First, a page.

The IRA tonight called for a deal involving the Ulster Unionists and the British and Irish governments, which dramatically collapsed last week, to be honoured in full.
In their third statement on the process in eight days, the IRA said they had put ``the largest amount of arms to date'' beyond use last week to boost the process.
But they accused Ulster Unionist leader Mr Trimble of failing to keep to his side of the deal and giving them no ``credible explanation'' as to why he did so.
The statement said the arms move was part of an agreed sequence of actions involving the Ulster Unionists, Sinn Féin, the IICD arms body and the British and Irish governments.
The IRA said: ``The political process these initatives were designed to facilitate has been halted without a credible explanation from those who stopped it.
``The leadership of the IRA honoured our commitments. Others have not fulfilled theirs. This is totally unacceptable.
``When we give our word, we keep it. We expect others to do the same.
``Until they do so, there can be little prospect of progress on the issues they profess concern about.''
However, the IRA did not say that it had broken off contact with the Independent International Commission on Decommissioning (IICD), or that the process in which they are involved has been suspended.
Meanwhile, Sinn Féin has accentuated the positive, stressing the value in the talks which have taken place. The party's Chief Negotiator Martin McGuinness MP has said yesterday that ``the new relationship between the UUP and Sinn Féin is something which holds great potential for the future''.
``We have been able to sit down and talk through the difficult issues,'' Mr McGuinness said. ``Unfortunately the UUP were not prepared to move forward at this time but real progress was made and we will return to this work after the election.''
All sides have agreed that negotiations would be put on hold until after the election. The Irish and British governments yesterday stressed that they would seek to revive the peace process deal as quickly as possible, so as to enable local power-sharing government to be restored to the Six Counties.
Mr McGuinness said that ``despite the present difficulties, the dialogue between Unionism and republicanism must be built upon. It is key to a new, shared and peaceful future.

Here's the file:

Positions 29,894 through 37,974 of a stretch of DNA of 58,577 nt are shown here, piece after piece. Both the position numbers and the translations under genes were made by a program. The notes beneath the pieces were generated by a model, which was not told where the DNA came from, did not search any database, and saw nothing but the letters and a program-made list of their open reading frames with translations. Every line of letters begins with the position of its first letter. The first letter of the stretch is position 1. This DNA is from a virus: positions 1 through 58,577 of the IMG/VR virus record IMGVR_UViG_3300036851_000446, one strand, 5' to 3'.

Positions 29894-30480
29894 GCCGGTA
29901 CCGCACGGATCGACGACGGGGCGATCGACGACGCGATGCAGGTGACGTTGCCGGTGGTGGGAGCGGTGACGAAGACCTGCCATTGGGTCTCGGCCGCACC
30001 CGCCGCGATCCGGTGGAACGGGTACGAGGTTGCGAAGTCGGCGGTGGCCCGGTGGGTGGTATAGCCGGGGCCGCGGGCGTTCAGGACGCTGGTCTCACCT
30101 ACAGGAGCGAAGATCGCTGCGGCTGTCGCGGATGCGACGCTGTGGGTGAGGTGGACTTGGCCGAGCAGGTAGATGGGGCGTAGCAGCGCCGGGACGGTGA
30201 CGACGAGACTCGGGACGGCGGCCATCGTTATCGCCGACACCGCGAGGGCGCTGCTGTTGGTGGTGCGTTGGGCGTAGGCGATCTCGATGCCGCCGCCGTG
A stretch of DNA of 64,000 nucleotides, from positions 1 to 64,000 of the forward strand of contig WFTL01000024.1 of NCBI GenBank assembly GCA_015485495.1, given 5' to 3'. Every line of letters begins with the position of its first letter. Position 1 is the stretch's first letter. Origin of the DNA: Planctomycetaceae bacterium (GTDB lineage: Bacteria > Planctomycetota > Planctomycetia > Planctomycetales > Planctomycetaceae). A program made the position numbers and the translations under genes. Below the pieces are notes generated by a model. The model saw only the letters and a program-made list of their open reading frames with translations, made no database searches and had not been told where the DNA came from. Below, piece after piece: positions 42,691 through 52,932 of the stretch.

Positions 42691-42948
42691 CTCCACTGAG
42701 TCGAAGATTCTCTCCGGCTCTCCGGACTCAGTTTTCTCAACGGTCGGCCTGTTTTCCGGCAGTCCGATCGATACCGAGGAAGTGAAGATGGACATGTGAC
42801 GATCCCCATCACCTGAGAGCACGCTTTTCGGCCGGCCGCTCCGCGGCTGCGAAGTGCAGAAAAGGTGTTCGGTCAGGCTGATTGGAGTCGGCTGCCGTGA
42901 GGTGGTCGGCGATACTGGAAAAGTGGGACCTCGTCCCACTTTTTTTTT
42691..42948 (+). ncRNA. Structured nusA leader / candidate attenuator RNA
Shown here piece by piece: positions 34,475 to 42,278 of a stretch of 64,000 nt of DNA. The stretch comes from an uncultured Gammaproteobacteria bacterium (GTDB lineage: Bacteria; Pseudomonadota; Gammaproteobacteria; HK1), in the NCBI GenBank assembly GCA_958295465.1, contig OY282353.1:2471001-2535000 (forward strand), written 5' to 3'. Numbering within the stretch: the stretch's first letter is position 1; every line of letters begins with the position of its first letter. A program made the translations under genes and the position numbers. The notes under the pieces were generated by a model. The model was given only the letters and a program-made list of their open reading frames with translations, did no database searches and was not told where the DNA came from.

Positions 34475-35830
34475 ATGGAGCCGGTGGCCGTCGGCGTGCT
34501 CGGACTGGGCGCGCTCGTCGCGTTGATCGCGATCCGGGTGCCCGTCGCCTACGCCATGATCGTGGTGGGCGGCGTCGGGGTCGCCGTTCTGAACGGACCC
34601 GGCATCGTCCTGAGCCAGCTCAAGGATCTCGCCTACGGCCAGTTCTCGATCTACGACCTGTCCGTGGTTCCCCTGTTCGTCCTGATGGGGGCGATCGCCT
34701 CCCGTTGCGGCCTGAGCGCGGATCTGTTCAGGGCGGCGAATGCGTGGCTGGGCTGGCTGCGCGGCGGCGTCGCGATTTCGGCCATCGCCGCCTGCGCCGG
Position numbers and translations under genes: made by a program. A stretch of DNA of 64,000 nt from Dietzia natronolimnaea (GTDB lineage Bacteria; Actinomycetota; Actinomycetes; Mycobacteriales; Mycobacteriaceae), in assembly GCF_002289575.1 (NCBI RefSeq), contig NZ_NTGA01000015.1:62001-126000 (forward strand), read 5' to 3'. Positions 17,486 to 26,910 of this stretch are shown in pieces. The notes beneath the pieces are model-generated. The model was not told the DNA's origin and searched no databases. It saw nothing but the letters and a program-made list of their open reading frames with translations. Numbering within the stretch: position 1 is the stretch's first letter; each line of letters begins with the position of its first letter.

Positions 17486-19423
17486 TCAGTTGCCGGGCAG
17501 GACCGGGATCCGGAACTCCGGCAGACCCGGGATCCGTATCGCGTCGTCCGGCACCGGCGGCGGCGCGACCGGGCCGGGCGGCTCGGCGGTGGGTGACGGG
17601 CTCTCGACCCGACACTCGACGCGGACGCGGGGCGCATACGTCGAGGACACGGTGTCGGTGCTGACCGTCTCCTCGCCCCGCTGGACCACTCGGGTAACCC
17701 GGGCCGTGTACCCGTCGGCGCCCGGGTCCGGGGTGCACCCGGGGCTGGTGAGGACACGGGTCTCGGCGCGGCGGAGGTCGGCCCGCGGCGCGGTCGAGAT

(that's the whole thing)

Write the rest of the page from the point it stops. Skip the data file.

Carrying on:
``Our troubled history has left a legacy of division and mistrust on this island. These are real problems. But Sinn Féin sees these as difficulties to be overcome. We approach them as problem-solvers and with a realistic sense of what is achievable.
``Sinn Féin is not going to walk away from the difficult issues. Nor will we be deflected by those who have done nothing over recent weeks except criticise our efforts.
``In the meantime the two governments must fulfil their part of the agreement in terms of honouring the commitments which they made.''
There has been no word yet from the governments regarding the moves on human rights, language issues, demilitarisation and policing and justice reform which, it is understood, were to be part of last week's deal.
The two governments, in common with Sinn Féin and the Ulster Unionists, have exercised restraint in their rhetoric and expressed hope that the deal can be salvaged following next month's election.
Ulster Unionist leader, David Trimble, said in the British parliament today that it was ``highly desirable'' that the IRA should now engage with the IICD ``to repair the mistakes that were made''.
He said: ``If the sequence, which it was necessary for me to put on hold last Tuesday, is at any point in the future to be resumed and carried through, it would be essential that through the next few weeks during the election campaign that republicans should abide very clearly by the commitments to peaceful means that they made at that stage.''